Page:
- Work Flow. As we are all submerged by tasks and access to too much information, the need is to make the experience of going on to the online platform as efficient and seamless as possible. At a minimum, there should be a mobile version that is not held up by internal firewalls. Secondly, the online learning should be plugged into the internal social network as well as the greater resources of information. Celia Richardson writes, “as there is a convergence of online learning with knowledge management, we want to be able to ‘Google” within our own organization and either have immediate access to an answer to our question or have the option of some learning to help us go deeper into the subject.” Thirdly, one should consider having micro activities and events that help bring the online platform to life. This can be in the form of ad hoc cafés or plugged into meetings. As with any of the most effective and successful online learning initiatives, there is a community of learners that contribute to and learn from one another. As such, the organizing team should consider – at the outset, in any event – investing in active community management. Finally, as the system is being rolled out, a solid communication strategy is vital. Arguably, one might consider having an ongoing communication plan to accompany the developments (e.g. upgrades).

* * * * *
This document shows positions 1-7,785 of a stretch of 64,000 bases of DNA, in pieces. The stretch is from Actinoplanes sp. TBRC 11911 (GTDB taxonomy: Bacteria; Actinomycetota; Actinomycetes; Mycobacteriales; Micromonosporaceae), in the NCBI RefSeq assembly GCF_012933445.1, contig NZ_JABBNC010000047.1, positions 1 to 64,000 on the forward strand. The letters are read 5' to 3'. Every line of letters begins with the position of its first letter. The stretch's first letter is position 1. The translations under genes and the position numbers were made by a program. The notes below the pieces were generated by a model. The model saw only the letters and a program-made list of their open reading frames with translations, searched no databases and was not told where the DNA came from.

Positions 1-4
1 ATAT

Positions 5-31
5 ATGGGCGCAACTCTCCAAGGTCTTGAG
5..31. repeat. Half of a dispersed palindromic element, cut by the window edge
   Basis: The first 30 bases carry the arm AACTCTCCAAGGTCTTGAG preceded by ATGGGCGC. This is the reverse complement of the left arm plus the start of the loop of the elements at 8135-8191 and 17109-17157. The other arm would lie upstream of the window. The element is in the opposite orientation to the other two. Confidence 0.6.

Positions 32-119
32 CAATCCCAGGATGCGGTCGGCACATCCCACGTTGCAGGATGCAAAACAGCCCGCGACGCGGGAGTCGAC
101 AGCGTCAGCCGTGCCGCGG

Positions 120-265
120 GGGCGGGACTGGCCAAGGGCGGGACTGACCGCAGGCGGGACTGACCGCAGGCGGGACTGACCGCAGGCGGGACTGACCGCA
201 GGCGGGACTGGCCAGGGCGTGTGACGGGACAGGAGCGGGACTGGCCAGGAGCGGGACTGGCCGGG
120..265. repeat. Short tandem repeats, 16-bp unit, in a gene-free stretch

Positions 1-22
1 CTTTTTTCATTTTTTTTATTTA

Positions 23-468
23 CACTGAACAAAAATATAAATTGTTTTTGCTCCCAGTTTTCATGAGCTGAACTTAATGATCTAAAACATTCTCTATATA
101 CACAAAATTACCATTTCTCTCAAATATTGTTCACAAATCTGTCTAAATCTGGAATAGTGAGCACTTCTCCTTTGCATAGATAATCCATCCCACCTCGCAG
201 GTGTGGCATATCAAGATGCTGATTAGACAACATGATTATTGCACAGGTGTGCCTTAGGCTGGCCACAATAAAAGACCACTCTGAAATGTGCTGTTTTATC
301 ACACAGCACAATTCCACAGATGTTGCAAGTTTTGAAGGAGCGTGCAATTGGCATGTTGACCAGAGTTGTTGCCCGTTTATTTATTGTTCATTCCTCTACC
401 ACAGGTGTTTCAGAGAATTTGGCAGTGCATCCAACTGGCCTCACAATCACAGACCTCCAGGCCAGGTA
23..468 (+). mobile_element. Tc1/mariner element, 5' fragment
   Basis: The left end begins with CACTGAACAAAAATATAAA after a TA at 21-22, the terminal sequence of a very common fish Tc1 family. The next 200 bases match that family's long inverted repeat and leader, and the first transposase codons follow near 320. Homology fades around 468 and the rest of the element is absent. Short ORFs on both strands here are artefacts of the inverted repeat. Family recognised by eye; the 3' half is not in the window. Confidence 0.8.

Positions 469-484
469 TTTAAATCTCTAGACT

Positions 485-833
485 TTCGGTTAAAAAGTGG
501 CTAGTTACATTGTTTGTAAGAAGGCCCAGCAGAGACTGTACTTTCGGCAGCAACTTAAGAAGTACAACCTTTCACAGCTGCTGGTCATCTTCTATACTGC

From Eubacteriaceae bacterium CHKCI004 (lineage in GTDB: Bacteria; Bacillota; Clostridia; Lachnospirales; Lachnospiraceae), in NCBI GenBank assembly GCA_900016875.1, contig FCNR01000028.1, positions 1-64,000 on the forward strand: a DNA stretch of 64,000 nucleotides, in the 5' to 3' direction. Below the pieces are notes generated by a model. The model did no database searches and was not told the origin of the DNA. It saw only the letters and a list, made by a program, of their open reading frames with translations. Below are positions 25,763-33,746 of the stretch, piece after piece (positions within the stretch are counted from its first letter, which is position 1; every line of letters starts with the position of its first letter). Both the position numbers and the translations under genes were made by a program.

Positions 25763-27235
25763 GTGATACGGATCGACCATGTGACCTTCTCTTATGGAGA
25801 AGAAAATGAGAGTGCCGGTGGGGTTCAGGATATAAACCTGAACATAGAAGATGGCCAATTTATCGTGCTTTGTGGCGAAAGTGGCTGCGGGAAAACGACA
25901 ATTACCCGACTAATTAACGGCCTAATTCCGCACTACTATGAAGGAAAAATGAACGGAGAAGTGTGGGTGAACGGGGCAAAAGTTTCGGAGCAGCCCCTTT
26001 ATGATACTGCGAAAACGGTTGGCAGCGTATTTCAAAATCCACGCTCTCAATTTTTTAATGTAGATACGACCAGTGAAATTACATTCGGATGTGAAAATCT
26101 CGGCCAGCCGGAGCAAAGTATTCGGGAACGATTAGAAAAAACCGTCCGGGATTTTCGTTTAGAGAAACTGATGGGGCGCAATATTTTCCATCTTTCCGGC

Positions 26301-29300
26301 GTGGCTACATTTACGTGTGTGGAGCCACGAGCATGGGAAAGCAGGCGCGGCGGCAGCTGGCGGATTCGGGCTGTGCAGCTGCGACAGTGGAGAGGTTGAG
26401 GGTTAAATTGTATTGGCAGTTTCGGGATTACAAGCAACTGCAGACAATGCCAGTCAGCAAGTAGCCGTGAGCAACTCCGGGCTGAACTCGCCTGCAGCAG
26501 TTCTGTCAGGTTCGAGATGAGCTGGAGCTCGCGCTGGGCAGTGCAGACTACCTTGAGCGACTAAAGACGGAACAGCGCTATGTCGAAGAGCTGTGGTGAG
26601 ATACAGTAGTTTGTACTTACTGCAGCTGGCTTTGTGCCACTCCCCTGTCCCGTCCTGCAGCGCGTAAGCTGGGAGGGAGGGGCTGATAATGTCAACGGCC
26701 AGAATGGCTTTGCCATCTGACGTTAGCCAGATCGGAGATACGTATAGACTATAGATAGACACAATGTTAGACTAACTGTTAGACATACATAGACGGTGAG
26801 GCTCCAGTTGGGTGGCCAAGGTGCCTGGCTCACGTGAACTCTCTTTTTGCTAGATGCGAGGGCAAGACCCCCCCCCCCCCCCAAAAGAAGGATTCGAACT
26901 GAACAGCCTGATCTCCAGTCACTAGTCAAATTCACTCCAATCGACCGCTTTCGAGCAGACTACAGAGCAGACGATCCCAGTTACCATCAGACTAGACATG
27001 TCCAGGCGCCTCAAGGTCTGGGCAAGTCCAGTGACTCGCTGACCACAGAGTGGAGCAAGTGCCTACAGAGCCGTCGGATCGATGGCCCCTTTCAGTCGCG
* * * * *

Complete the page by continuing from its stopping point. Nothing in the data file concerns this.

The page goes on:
- Last and probably least important at the outset, except for getting approvals: Numbers. We’re all in business and senior management needs numbers by which to evaluate and approve the budget. However, setting objectives by which to be whipped, the platform may quickly be put in a difficult corner from which it is hard to get further funding and support. Setting the right and reasonable objectives for online learning must come in forms that are in line with the culture and the business objectives of the company. Objectives that are focused on the volume of users are to be avoided. For certain industries, the pedagogical objectives may be legally set, which one can consider a necessary evil. However, the money ball numbers will be in the form of qualitative experiences that help to move and motivate the learners. For example, a great indicator is how frequently the users return to the site.
If there is one key point in all this, it is that [tweet_dis]real learning can only happen when the individual is appropriately motivated and has responsibility for his/her own learning[/tweet_dis]. It’s not because there is online learning that it should be considered a cost-reduced way to inform and teach. The best online learning programs will integrate informal learning, learning by doing, on the job training and a good deal of fun. The form of the material is every much as important as the content. Since the space is in constant evolution, the choice of partners (agency, platform & content creators) will be strategic.